Following the marriage, there was a period of consolidation taking the form of a series of statutes of the Reformation Parliament aimed at finding solutions to any remaining issues, whilst protecting the new reforms from challenge, convincing the public of their legitimacy, and exposing and dealing with opponents. Although the canon law was dealt with at length by Cranmer and others, these acts were advanced by Thomas Cromwell, Thomas Audley and the Duke of Norfolk and indeed by Henry himself. With this process complete, in May 1532 More resigned as Lord Chancellor, leaving Cromwell as Henry's chief minister. With the Act of Succession 1533, Catherine's daughter, Mary, was declared illegitimate; Henry's marriage to Anne was declared legitimate; and Anne's issue was decided to be next in the line of succession. With the Acts of Supremacy in 1534, Parliament also recognised the King's status as head of the church in England and, with the Act in Restraint of Appeals in 1532, abolished the right of appeal to Rome. It was only then that Pope Clement took the step of excommunicating Henry and Thomas Cranmer, although the excommunication was not made official until some time later.[nb 3]
The king and queen were not pleased with married life. The royal couple enjoyed periods of calm and affection, but Anne refused to play the submissive role expected of her. The vivacity and opinionated intellect that had made her so attractive as an illicit lover made her too independent for the largely ceremonial role of a royal wife and it made her many enemies. For his part, Henry disliked Anne's constant irritability and violent temper. After a false pregnancy or miscarriage in 1534, he saw her failure to give him a son as a betrayal. As early as Christmas 1534, Henry was discussing with Cranmer and Cromwell the chances of leaving Anne without having to return to Catherine. Henry is traditionally believed to have had an affair with Margaret ("Madge") Shelton in 1535, although historian Antonia Fraser argues that Henry in fact had an affair with her sister Mary Shelton.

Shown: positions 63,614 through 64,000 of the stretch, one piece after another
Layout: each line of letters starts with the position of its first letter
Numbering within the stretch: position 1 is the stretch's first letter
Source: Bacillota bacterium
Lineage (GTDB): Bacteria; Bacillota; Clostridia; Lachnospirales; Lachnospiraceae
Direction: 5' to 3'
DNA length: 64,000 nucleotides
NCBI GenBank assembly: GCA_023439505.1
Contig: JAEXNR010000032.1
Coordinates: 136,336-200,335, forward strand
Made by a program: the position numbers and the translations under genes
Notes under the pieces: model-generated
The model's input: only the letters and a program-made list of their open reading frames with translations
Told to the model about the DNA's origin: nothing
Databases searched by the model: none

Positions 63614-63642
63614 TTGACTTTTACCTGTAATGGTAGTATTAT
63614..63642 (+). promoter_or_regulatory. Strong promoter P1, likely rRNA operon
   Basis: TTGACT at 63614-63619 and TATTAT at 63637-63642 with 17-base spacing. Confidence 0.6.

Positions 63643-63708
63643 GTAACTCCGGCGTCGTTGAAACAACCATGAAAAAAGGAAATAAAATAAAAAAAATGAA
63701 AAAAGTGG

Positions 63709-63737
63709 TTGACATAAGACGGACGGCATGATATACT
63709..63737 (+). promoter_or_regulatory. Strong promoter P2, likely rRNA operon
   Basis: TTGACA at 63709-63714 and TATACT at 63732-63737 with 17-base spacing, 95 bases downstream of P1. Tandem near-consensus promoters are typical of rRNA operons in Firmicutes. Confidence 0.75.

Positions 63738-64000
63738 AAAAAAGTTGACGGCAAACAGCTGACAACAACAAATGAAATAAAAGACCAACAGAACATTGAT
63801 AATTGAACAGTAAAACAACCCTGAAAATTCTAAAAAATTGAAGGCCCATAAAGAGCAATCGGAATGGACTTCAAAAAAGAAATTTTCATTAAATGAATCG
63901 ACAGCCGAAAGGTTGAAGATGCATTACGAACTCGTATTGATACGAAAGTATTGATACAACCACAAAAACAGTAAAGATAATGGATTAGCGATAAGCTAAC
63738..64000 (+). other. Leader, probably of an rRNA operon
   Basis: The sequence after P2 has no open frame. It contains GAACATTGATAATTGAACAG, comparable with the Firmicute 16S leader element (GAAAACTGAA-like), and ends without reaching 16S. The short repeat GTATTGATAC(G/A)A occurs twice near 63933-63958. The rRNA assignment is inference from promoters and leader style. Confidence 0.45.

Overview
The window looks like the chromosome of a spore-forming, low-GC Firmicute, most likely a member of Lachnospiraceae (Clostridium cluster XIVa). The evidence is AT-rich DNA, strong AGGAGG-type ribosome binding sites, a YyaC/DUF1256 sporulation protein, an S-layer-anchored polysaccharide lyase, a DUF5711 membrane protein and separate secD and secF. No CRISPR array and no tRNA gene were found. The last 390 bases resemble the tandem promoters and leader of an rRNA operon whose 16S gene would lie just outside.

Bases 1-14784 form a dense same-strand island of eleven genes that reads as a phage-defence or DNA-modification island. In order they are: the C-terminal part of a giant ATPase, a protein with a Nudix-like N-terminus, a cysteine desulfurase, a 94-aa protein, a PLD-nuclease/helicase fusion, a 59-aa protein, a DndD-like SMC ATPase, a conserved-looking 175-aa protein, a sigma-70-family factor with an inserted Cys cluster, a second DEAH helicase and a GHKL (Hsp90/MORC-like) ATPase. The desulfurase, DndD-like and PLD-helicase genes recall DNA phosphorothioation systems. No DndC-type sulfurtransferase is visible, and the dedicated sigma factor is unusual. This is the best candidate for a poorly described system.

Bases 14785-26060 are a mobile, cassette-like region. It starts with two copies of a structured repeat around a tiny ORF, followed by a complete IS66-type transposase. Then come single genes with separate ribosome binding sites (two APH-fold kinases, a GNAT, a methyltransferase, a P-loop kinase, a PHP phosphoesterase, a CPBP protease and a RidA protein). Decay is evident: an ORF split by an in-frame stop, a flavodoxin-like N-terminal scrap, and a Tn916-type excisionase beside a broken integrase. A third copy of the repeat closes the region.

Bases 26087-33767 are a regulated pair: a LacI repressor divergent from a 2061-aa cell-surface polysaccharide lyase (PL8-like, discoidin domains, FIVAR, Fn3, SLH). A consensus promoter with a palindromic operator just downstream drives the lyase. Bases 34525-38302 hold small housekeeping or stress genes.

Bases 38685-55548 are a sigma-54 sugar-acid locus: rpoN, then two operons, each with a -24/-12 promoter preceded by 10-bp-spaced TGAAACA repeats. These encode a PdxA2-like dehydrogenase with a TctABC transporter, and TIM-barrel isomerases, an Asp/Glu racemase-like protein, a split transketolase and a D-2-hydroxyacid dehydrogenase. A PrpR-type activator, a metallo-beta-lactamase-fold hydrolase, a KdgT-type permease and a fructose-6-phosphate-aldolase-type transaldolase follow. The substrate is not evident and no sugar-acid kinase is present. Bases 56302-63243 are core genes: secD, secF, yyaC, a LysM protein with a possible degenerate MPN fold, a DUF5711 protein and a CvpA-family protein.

Opposition to Henry's religious policies was quickly suppressed in England. A number of dissenting monks, including the first Carthusian Martyrs, were executed and many more pilloried. The most prominent resisters included John Fisher, Bishop of Rochester, and Sir Thomas More, both of whom refused to take the oath to the King. Neither Henry nor Cromwell sought to have the men executed; rather, they hoped that the two might change their minds and save themselves. Fisher openly rejected Henry as supreme head of the Church, but More was careful to avoid openly breaking the Treason Act, which (unlike later acts) did not forbid mere silence. Both men were subsequently convicted of high treason, however – More on the evidence of a single conversation with Richard Rich, the Solicitor General. Both were duly executed in the summer of 1535.
These suppressions, as well as the Dissolution of the Lesser Monasteries Act of 1536, in turn contributed to more general resistance to Henry's reforms, most notably in the Pilgrimage of Grace, a large uprising in northern England in October 1536. Some 20,000 to 40,000 rebels were led by Robert Aske, together with parts of the northern nobility. Henry VIII promised the rebels he would pardon them and thanked them for raising the issues. Aske told the rebels they had been successful and they could disperse and go home. Henry saw the rebels as traitors and did not feel obliged to keep his promises with them, so when further violence occurred after Henry's offer of a pardon he was quick to break his promise of clemency. The leaders, including Aske, were arrested and executed for treason. In total, about 200 rebels were executed, and the disturbances ended.
Execution of Anne Boleyn